• davel

    Thank you for this post. I was not thinking of overall brand, but you are right. There doesn’t seem to be a brand person around since SJ died. It seems TC is bringing someone in to perform a function he cannot.

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  • claimchowder

    Here’s a more complete list of Apple’s key staff from Reuters:

    • Space Gorilla

      No it isn’t, it’s the same list with the directors and the general counsel added.

      • claimchowder

        Yes it is:

        Jeff Williams, 49, Senior Vice President – Operations

        Plus I do consider the directors to be “key staff” but your mileage may vary.

      • Space Gorilla

        The chart above has Operations, just not the name of the person. I already noticed that. Not much of an oversight. So by ‘more complete’ you actually mean ‘one small omission’.

        And no, I don’t consider directors to be key people in the day to day operations, because they aren’t. My mileage of course does vary because I’m powered by truth.

      • Onafunjourney

        Good that you guys settled this. There is no better use of this board than chest pounding over who posted the most complete list, unless o course it’s sarcastic replies at their expense.

      • Space Gorilla

        Indeed. I really shouldn’t reply to annoying pedants, but I couldn’t help it in this case. I mean come on, blah blah blah here’s a more complete list, look at me correcting Horace Dediu bleeh blah blooh, and it turns out there’s *one name* not noted on the original chart.

      • claimchowder

        Oh, man. I was just trying to be helpful. Horace mentioned “And a little knowledge happens to be about all we have, as Apple’s organization is one of its most closely guarded secrets.”, and a few seconds later, while checking the stock, I happened to stumble upon that list and posted the link. No chest-pounding intended. And since a list that contains (even a little) more info is more complete than one with less, I wrote that down. Again, any apparent chest-pounding was unintended and if maybe my reaction to being scoffed at was too harsh, I apologize.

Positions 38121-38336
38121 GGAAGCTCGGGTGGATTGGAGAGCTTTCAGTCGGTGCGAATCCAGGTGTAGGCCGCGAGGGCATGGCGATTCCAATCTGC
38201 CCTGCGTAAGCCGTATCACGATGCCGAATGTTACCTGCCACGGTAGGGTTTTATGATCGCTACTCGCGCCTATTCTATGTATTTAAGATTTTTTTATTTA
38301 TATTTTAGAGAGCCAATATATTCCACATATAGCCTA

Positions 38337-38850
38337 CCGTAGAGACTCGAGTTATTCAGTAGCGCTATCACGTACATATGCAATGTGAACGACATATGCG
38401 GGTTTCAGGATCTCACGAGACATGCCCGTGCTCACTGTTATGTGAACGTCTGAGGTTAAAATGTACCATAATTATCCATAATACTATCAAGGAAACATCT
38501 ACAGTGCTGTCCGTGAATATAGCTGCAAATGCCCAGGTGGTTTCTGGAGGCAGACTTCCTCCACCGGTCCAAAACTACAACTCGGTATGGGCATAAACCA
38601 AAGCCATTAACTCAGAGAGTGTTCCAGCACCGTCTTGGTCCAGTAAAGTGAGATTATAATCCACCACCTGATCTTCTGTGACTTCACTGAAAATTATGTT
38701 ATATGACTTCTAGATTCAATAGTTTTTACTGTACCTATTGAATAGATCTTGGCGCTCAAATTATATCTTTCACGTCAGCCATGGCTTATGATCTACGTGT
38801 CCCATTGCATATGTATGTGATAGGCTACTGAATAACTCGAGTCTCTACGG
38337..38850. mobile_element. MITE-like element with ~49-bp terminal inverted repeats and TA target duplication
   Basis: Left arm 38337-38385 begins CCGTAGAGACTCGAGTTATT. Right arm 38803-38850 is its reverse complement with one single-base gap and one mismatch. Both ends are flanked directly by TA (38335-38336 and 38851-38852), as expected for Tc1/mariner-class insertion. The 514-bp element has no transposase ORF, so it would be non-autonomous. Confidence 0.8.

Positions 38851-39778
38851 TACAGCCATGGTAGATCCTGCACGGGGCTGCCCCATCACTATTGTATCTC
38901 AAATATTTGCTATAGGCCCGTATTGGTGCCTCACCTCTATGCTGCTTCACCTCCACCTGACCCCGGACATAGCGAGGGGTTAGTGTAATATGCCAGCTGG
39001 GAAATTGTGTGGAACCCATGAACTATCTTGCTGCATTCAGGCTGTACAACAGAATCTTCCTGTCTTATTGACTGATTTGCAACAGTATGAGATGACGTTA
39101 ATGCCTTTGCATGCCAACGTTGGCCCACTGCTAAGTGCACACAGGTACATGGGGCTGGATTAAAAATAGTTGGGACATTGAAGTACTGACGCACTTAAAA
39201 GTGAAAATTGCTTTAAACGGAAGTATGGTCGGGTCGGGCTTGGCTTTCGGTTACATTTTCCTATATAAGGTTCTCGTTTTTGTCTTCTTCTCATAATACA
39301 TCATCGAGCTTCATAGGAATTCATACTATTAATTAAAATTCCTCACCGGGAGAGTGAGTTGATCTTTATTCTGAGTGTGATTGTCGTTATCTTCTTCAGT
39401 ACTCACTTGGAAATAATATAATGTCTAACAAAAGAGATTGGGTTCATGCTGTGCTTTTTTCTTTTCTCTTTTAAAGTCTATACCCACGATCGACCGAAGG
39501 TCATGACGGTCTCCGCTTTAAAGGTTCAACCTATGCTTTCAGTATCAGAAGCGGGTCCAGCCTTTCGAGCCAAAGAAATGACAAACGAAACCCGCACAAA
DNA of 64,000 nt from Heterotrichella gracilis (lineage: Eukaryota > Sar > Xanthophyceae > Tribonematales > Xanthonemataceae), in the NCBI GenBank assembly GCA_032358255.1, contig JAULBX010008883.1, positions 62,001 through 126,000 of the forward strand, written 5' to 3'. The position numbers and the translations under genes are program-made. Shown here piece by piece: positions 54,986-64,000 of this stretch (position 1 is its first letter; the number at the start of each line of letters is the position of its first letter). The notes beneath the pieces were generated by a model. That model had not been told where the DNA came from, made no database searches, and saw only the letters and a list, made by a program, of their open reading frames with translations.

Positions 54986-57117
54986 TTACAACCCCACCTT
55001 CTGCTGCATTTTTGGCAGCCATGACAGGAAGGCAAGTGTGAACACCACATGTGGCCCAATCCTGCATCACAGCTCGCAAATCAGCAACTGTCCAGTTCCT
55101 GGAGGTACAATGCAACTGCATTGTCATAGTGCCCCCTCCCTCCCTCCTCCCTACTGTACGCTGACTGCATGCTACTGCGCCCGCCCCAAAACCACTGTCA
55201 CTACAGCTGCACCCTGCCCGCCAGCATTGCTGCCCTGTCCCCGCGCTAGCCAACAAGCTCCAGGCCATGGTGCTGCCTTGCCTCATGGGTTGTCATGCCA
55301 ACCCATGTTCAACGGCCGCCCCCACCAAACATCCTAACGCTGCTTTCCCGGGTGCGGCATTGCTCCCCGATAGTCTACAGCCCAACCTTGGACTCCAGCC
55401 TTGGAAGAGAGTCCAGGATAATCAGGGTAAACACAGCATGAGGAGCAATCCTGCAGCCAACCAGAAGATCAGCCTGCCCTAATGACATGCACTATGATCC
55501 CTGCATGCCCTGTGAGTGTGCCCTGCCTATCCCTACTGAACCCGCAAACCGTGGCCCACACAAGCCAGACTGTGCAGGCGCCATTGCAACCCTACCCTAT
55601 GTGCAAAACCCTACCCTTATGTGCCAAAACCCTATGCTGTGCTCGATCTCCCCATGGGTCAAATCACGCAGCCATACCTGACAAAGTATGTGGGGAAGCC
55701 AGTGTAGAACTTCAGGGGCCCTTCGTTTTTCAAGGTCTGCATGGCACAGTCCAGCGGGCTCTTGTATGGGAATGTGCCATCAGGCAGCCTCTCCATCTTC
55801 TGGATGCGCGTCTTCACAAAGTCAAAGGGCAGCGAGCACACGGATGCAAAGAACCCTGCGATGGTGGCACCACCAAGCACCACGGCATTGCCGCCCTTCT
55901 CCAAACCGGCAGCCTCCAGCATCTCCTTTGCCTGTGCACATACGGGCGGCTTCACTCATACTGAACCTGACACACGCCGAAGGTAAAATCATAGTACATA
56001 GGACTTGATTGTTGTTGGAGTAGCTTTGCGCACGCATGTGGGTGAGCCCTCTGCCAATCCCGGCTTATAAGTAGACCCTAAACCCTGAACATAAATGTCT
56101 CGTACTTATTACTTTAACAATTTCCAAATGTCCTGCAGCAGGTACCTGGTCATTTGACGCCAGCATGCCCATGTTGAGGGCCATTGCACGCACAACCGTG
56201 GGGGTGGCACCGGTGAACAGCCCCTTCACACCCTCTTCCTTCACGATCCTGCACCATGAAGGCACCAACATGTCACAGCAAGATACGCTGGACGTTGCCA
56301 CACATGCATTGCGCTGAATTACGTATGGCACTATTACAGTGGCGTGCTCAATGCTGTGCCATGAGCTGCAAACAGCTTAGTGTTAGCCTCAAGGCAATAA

• orienteer

    Horace, in terms of the creation of a position that determines or controls “global branding”, vague as that is, I would think that the personal aesthetic of Jobs was stimulated by his intimate creative and personal relationship with Lee Clow at what is now TBWA/Chiat Day, similar in its intensity to his creative relationship with Ive. We often overlook the deep foundational involvement of non-Apple personnel like Clow and Esslinger as in effect off-site extensions, or auxiliaries, of Apple culture, and to some extent, its articulators if not authors. I haven’t seen any detailed, “insider” accounts of this chemistry (Isaacson doesn’t really go there), and the longevity of the client/agency relationship (approx. 4 decades) warrants deeper understanding.

    My point is that there is something significant in Apple’s structure when it decides to go “in house”, as it eventually did with industrial design, yet has never done with advertising and possibly “branding”, as that overlap of Apple’s internal graphic design and creative direction and the work of external firms remains unclear.

    In short: Does this hire represent Apple going in-house with something?

  • Bill Esbenshade

    Deneve may be a great sounding board for Jony Ive, much like Steve Jobs used to be. Deneve could really help Apple in matters of taste, which obviously impacts brand value.

    A more multidisciplinary approach (Ive with design and Deneve with fashion) could produce some really innovative ideas.

    • Sam

      My guess would be they just wanted a deeper design bench. Ive is going to be harder and harder to keep at Apple and in the United States and it’s better to bring someone on before the need is critical. In the meantime he will be involved in some future-looking projects.

  • Paul Stringer

    If Apple move into wearable computing e.g. Watches which are currently mostly worn as fashion would it make sense that they bring this guy in to bring that experience.

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  • obarthelemy

    Doesn’t that structure also have significant disadvantages ? I’m thinking of
    – dropping the Server market, after assurances to the contrary.
    – weak “pro” desktop products. I’m aware of the new Potted Plant model, and it’s nice, but it was overdue by several years
    – iffy “pro” software. I’m not very up to date on this, but it seems Apple are moving everything downmarket.

    Obviously, Apple are doing very well as is. It does seem they exited the Entreprise business, and not because it was insufficiently profitable, but because they didn’t have the bandwidth to take it on. Nor the motivation, probably, as it is not a very ego-boosting business either. Isn’t that what a functional organization does: delegate minor markets that aren’t worth the praetorians’ (divas’ ?) time. And maybe train new praetorians (divas ?) in the process ?

    • Kizedek

      Yeah, that is perhaps exactly what they did. You raise an interesting point: Perhaps we can look at not only org structure from functional vs divisional perspective, but also products from those perspectives as well. But what you apparently see as a disadvantage or weakness, may just as well be a strength.